No. It's only January.
The Cancer Center moved my appointments from Thursday to Tuesday morning, JIC things went to Hell. They did! Worried expressions of a staff clearly fearing the worst was to come - the end of the world - were everywhere. Even the bustling and nervous conversations were a little unsettling. The rumors of accumulation varied from 4 inches up to 14 inches. OK, maybe inland, but not here at the shore.
Labs were drawn at 8 am, and though my Dr's appointment was set for 8:45, because of the expected "State of Emergency" to be issued by the governor, many staff had to make arrangements for their school-age kids. The appointment didn't happen until 9:30 and the edginess was palpable during the entire time.
Meanwhile I got a text from a friend asking if I needed any supplies before the storm. He was heading out for a few things and thought about me. I texted back explaining where I was and that I was pretty sure I was well supplied for the duration. A kind and thoughtful gesture on his part, to be sure.
The appointment seemed a distraction for the doctor and nurses. I have serious doubts that anything talked about, (i.e. the Hopkins Specialist, the JAK-2 Study, and the Chemo treatment) will ever be acted upon, so I will follow up when this is over. I was grateful to get out of there and head back home - overjoyed that no transfusion was necessary this day.
The storm was due to begin its dumping by around 10 am, it was almost 11 am, so snarled traffic was at a peak as I got back on the road. Car parks at the supermarkets were full and drivers already on the road were on cell phones for whatever reason. As if they need one.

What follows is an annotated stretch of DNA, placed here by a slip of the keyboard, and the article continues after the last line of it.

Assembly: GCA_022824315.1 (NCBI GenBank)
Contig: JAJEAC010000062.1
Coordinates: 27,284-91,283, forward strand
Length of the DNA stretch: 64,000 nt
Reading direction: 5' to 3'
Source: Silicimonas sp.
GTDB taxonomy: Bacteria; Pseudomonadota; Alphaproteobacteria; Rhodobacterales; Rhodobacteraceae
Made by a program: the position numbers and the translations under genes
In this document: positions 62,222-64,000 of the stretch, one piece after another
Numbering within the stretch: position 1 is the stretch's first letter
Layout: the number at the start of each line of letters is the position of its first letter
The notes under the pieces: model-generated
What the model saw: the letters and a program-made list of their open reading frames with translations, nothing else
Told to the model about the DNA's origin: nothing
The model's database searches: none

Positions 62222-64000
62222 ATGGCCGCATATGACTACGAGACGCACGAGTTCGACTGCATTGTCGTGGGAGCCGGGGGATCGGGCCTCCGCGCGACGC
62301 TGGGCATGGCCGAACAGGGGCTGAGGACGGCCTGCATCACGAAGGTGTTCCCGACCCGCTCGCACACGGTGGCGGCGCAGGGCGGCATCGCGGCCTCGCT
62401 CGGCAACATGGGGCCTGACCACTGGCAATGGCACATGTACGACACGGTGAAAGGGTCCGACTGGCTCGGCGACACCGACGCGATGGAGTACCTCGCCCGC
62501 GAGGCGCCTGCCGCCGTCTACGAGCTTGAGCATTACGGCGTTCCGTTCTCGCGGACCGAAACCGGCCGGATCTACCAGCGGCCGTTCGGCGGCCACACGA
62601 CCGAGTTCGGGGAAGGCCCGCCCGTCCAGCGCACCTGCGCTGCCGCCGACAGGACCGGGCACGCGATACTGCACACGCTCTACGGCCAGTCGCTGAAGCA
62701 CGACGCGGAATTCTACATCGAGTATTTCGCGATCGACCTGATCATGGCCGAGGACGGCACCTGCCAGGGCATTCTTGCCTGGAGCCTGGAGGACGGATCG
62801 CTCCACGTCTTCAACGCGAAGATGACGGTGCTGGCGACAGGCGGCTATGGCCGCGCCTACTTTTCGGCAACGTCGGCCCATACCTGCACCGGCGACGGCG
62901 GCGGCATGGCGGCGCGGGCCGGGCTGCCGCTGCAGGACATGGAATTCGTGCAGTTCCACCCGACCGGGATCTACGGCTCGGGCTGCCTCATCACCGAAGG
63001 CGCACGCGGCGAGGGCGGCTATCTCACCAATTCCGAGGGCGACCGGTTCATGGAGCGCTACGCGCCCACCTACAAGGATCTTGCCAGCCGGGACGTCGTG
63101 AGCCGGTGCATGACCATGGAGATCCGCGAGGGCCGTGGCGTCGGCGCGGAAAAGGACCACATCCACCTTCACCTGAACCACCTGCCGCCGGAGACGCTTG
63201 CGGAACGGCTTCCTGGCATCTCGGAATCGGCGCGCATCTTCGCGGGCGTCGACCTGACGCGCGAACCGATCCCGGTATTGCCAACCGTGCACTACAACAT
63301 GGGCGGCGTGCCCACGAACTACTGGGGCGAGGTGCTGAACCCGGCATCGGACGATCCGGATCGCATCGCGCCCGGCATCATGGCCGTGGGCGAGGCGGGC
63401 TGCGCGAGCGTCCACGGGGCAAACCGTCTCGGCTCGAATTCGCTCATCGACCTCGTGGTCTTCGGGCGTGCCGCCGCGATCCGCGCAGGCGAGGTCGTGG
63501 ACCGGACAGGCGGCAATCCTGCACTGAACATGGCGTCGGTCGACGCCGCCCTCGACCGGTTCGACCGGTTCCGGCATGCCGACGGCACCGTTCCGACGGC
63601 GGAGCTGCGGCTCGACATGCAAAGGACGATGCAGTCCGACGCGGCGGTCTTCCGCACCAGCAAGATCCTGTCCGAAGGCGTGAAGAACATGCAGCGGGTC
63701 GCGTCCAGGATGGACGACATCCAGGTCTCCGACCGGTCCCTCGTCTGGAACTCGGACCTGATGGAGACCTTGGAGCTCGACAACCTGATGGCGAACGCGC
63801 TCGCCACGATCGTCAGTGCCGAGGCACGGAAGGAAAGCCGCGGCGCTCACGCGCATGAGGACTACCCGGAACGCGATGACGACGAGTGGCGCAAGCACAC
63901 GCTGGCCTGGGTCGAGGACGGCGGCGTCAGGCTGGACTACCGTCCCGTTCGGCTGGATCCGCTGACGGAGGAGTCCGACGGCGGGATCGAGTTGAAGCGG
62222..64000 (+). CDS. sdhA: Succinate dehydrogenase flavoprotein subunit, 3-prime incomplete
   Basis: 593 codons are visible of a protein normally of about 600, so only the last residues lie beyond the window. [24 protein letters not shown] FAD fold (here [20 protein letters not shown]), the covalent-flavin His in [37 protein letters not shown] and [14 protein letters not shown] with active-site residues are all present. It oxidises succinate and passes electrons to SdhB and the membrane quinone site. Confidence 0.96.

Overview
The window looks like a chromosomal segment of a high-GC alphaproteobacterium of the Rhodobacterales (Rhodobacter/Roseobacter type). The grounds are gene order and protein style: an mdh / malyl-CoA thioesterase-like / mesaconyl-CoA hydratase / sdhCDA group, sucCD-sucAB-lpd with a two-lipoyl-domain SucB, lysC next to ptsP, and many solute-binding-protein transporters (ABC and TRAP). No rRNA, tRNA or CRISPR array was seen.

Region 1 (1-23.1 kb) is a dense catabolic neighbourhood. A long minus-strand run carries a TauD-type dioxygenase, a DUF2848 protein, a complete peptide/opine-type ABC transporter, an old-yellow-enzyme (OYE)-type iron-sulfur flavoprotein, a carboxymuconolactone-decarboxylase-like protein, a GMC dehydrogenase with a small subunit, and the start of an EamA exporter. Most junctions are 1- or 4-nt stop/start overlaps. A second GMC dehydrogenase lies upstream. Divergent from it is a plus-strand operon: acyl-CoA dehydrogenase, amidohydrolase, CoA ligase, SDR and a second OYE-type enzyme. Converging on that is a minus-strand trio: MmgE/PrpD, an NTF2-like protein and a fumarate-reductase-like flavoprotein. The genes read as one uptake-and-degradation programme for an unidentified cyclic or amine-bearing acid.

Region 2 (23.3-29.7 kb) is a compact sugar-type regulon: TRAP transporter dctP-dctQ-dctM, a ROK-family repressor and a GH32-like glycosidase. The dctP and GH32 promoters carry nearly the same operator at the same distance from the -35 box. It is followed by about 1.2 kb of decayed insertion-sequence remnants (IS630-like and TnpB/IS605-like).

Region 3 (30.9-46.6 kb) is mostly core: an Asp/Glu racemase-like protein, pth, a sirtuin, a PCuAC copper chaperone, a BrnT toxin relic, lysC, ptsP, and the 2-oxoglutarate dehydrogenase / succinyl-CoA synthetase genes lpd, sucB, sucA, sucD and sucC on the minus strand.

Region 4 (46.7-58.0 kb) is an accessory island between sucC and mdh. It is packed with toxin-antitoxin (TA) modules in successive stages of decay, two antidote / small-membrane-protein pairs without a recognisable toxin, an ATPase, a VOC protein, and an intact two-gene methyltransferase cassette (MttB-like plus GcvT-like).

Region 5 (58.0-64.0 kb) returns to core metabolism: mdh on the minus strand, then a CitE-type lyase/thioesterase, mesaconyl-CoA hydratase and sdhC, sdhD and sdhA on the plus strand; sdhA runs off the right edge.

I needed nothing. Tried to find off-road parking, but was too late. Have to take my chances at being plowed in if the snow is that deep. It is what it is.
Snow didn't begin falling until mid-afternoon, with sharp, fine flakes and not much had fallen by sundown. The real magic happened overnight. I was awakened a few times by howling winds. Thankfully, we didn't lose electric power. So far…
The weather radio has just informed me that the storm warning has been lifted, but the state of emergency remains in effect until sometime later. The high wind warning is also in effect - with gusts up to 30 mph. Temps are in the teens at the shore and twenties inland. In the pre-dawn light it looks like I have about 6 inches of powder on everything. Of course that will change as the snow blows and drifts throughout the day.
And that's the news from your friendly frozen fruit here in the mid-Atlantic region of the country. I hope things are better where you are and that you are warm and toasty.
And so it goes.